Prepare yourself for one of the most complicated and interesting stories in the history of modern popular music. In 1967 an executive from Capitol Records, impressed with The Mothers Of Invention’s first two albums, approached head Mother Frank Zappa about writing and conducting a piece of classical music for Capitol Records. The thinking was, if Zappa just conducted but didn’t play on the album he would not be in violation of his existing recording contract with MGM Records. This was extremely optimistic thinking on their part and presaged a professional life marked by almost constant lawsuits for Zappa. But I get ahead of myself. Back in 1967, Zappa took the challenge and wrote a complicated, dense, brilliant, highly listenable piece of modern classical music. He entered Capitol’s studios with a group of over 30 of the finest jazz, classical and session musicians in Los Angeles (dubbed “Abnuceals Emuukha Electric Symphony Orchestra and Chorus”) and in short order recorded and edited the music down to about 23 minutes of masterpiece. It is arguably the greatest piece ever realized by Zappa. It has so many signature Zappa moments - wild leaps of time ala John Cage, matterhorns of percussion inspired by his hero Edgard Varese, jazzy interludes, soundtrack music for films never made - all edited together by Zappa with his patented disregard for standard measures of song. It simply flows from idea to idea, yet it all feels wonderfully a part of some cosmic whole. Capitol released it as a promotional 4-track tape to reviewers and industry insiders and were, of course, immediately slapped with a cease and desist order from MGM Records. (Now you want to talk about a REAL collectible - something the top Zappa collectors in the world drool over -that original 4-track tape is RARE! Hardly any of them exist and it is next to impossible to find.) So, to avoid a protracted lawsuit, Zappa takes the tapes of his masterwork and begins to reassemble them into a new and different work. He edits in some surf music, sound effects and the results of an experiment he conducted whereby various friends (including Eric Clapton and Tim Buckley) stuck their heads inside a piano and spoke closely enough to the strings that they vibrated in a strange and sympathetic way. Different parts of these weird, echo-y recordings would appear on Zappa records until the end of his life, but this is their first and most effective use. The new, re-edited version is released to the world in 1968 as Lumpy Gravy, while the original classical piece becomes the subject of rumor and desire.
Throughout the years, I have found Lumpy Gravy to be the most interesting and confounding of all Zappa releases. Re-edited, his original work is wildly audacious. He changed it from a classical piece with avant-garde leanings to an avant-garde suite that nods to classical. It is no less great. Lumpy Gravy stands alongside the most ambitious albums produced in the 1960’s in any genre. As it was released in 1968, it makes perfect sense in the arc of Zappa’s career; it is a completely weird exercise in musique concrète, but with a hip edge brought by the spoken word parts, which link the album clearly to the first Mothers Of Invention releases. In a strange way, the legal restraint of the original classical piece may have saved Zappa’s career (such as it was). If that primal composition had been given wide release, it might have been too confusing for the record buying public and in some way changed the course Zappa took moving forward. He was forced to recast the music in a more Mothers-friendly fashion, and thus, though the album is still incredibly weird, it fits in with other releases of the day.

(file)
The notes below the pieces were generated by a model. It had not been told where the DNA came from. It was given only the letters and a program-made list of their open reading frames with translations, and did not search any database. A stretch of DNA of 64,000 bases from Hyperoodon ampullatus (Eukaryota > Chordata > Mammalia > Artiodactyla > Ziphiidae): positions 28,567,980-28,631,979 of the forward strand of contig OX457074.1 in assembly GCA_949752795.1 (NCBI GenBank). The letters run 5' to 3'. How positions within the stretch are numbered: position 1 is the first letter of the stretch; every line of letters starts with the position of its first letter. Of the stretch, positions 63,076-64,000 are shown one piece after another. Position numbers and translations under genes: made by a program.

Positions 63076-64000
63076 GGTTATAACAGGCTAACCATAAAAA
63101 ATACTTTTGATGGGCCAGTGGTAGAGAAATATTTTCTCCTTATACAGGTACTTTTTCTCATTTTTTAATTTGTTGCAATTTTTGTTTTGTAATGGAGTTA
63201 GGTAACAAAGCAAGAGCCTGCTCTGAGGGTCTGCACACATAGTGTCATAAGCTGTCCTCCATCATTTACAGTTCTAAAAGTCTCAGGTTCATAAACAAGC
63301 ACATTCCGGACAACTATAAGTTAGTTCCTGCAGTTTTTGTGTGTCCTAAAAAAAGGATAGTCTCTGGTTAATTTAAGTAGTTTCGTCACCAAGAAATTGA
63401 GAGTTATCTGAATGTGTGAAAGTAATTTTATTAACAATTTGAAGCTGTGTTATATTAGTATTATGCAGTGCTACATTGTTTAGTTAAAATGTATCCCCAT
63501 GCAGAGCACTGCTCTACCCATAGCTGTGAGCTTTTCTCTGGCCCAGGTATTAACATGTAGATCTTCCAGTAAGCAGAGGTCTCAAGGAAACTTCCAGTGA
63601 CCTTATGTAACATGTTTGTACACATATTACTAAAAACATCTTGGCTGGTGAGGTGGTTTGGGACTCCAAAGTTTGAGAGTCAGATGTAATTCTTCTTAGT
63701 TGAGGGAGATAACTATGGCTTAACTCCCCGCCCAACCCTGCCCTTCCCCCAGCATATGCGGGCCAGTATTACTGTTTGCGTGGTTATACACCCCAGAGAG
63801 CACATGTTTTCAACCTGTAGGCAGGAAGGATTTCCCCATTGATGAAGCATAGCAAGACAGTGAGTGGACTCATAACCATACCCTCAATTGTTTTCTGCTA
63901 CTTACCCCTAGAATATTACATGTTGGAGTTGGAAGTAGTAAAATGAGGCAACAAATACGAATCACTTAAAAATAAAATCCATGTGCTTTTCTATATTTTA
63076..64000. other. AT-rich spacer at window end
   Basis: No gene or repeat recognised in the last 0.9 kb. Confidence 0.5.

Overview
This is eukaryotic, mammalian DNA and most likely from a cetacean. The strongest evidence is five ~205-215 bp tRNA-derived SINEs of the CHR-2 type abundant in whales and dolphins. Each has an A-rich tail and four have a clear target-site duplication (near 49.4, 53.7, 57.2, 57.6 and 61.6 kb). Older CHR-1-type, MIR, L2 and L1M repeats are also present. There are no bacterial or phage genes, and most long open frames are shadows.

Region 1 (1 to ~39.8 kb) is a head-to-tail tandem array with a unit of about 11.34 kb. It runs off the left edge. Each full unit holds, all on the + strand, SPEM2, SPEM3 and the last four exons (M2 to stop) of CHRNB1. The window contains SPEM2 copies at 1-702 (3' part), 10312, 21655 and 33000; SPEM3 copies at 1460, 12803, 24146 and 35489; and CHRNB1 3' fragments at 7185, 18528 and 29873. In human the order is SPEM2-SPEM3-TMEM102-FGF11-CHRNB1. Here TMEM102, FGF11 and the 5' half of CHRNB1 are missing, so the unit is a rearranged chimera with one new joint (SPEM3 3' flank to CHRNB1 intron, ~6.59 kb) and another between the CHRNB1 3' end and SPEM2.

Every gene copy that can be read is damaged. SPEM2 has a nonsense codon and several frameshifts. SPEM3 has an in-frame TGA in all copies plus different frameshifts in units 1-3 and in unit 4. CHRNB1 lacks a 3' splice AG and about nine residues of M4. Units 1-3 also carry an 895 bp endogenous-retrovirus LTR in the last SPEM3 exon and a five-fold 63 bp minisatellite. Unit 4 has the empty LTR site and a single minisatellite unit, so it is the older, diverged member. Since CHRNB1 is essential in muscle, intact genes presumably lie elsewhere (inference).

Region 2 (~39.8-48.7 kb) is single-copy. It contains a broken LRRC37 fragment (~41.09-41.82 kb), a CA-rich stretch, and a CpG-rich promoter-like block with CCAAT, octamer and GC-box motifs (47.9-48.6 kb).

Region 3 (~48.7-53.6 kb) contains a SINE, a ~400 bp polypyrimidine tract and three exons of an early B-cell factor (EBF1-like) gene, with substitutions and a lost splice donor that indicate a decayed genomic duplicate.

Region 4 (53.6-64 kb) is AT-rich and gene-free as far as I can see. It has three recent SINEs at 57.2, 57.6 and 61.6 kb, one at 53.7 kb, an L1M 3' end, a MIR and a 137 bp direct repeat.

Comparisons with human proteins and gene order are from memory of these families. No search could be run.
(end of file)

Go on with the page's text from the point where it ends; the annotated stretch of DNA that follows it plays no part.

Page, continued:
Why have I expended so much ink discussing a project you can’t hear? Well, thanks to the Zappa family archives you can hear it now. With the release of Lumpy Money we can now hear that original piece, alongside hours of other Lumpy Gravy and We’re Only In It For The Money related materials from the sessions. In addition to that groundbreaking original classical piece, there are hard to find mixes of both albums, interviews, live cuts, extra session work - it is literally a treasure trove of prime-era Zappa goods. I believe this release is the most essential purchase in the entire Zappa catalog (now numbering 103 official releases). It shows Zappa as a completely self-possessed artist at only 26. He had vaulting ambition and, unbelievably, the talent and drive to see his vision come to reality (twice in this case). If however, this seems like too much to digest at once, I suggest just picking up Lumpy Gravy. It has much of what makes Frank Zappa great in the rock and roll universe, but it also shows very clearly why he simultaneously ruled other universes at the same time. He was, quite simply a one-of-a-kind musical genius with no peer, and Lumpy Gravy is ample proof.
- Paul Epstein